Questions raised in this month's column about the possibility of an era of marketing productivity based on innovative research techniques evoked a number of skeptical comments. However, in defense of such techniques, B. V. Krishnamurthy pointed out that research has shown that "95 percent of new products fail within five years ... To the extent that a few, well-chosen customers might provide valuable insights into what would improve the quality of life, Professor Zaltman's ideas might be just what marketing has been looking for..."
A more common line of thinking among respondents concerned the misuse of such techniques. As Tom Henkel put it, "I'm sure the same companies that wasted time and money on poorly designed surveys and focus groups will engage in similarly misguided neuroscience and psychological marketing initiatives."
Svetodar Yosifov raised an equally interesting question of whether it is more important to obtain the thinking of a few potential customers or to focus on dissatisfied current users of a product or service. As he said, "Improving the ways in which a company listens to its customers and actually implements the customers' 'voice' into action is the way to reach a 'golden era' in marketing productivity."
Whether the real potential for improvement in marketing productivity primarily lies in the minds and behaviors of existing or potential customers will be a continuing source of debate. To the extent that both groups are important to a marketing organization, which group is addressed most effectively by emerging techniques relying on neuroscience, particularly the exploration of the subconscious feelings that may or may not drive behavior? Will such techniques enable an organization to anticipate the desires and needs of significant numbers of customers? Or will it lead to the introduction of new products and services that fail because they are ahead of their time or based on misinterpretations of consumers' subconscious thoughts? What do you think?
Work on several fronts suggests that we should be experiencing a resurgence of productivity in marketing, measured in terms of less waste in advertising, more clearly focused sales effort, and fewer product, service, and brand failures. However, it also raises interesting questions.
The 80/20 rule describes many phenomena faced by management. That is, for example, roughly 20 percent of employees experience 80 percent of accidents on the job. And roughly 20 percent of customers provide 80 percent of sales. Focused strategies can be based on this kind of information. Recently, managers in many businesses are concluding that the proportion of a firm's customers that account for nearly all of its profits may not exceed 10 percent when one takes into account the significant impact of so-called "apostle/owners" on a business. These are customers who are loyal, "viral" in the sense that they tell many others of their satisfaction, and influential enough to change others' buying patterns.
They are also customers who identify so closely with a product, service, or company that they provide valuable advice concerning product improvements and even new product ideas. The identification and "employment" of a relatively small number of these customers on behalf of a product or service can greatly improve both the efficiency and effectiveness of a marketing strategy. And it is made increasingly viable by Internet-based services.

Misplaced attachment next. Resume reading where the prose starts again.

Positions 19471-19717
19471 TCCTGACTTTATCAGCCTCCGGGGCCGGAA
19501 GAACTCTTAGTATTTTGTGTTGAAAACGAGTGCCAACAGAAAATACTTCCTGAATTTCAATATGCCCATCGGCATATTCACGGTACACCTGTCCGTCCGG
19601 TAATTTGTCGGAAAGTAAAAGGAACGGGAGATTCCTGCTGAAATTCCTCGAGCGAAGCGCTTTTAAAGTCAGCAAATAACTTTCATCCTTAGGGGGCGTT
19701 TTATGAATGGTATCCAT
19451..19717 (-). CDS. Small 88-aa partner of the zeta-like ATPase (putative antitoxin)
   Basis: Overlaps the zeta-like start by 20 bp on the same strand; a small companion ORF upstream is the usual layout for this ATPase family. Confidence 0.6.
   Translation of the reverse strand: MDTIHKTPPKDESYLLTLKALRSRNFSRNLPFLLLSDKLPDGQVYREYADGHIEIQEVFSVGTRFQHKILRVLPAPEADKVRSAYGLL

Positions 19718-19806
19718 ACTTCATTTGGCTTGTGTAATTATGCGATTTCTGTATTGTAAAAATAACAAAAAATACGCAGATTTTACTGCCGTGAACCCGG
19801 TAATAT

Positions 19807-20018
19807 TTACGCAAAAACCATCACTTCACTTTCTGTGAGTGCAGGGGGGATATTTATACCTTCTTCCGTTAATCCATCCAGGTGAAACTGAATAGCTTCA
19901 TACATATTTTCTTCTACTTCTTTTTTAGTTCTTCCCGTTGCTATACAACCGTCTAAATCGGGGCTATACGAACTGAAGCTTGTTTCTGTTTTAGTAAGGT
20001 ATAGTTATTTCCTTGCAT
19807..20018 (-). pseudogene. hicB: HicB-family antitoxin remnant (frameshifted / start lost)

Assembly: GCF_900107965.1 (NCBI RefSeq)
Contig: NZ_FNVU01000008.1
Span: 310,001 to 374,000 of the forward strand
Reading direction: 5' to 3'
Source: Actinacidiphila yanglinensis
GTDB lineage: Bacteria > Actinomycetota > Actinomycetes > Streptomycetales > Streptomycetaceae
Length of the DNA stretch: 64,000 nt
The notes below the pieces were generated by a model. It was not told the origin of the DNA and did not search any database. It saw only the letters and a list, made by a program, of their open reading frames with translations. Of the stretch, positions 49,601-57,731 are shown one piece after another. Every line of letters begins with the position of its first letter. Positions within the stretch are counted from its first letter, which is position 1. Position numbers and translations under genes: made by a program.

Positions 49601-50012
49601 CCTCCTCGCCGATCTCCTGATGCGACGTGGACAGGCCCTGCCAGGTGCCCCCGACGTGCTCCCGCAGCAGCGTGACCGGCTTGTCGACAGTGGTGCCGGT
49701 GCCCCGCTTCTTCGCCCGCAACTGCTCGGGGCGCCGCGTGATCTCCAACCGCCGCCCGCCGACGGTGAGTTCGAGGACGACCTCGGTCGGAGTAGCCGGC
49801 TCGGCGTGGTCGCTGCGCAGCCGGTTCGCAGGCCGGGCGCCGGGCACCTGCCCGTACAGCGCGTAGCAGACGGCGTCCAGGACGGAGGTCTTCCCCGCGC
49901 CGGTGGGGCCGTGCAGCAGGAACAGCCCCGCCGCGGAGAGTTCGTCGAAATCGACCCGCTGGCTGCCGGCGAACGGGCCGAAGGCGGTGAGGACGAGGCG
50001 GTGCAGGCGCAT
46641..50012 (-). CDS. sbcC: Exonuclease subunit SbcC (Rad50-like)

Similarly, the search for more effective ways of developing and positioning brands, directing marketing messages, and improving products and services may be leading away from vast surveys or focus group inquiries of consumers' conscious reactions. Instead, they may increasingly be replaced with interviews of small numbers of individuals whose unconscious thoughts and reactions, often unknown even to them, are "unlocked" through concepts based on neuroscience and psychology.
That is one conclusion that can be drawn from Professor Gerald Zaltman's thought-provoking new book, How Customers Think. Why not mine ideas in the subconscious, what Zaltman calls the "mind/brain," where 95 percent of our thinking takes place? Zaltman maintains that with relatively small numbers of in-depth individual interviews employing carefully-designed questions posed to customers representative of selected market segments, insights can be gained to increase the probability of success in building brands and positioning products and services. The process is effective in terms of both results and costs.
All of this suggests that what we experience as consumers may be influenced by fewer and fewer "voices" from the market. The promise is that we will like what we experience, because it will involve such things as fewer irrelevant messages, better availability of products and services, and product performance geared to our real needs.
Is this really likely to happen? Will these phenomena and concepts fuel a golden era for marketing productivity? Or are tendencies to place our brand, product, and service futures in the hands of so few an overreaction to the perceived waste resulting from traditional approaches to the design of marketing strategies? What do you think?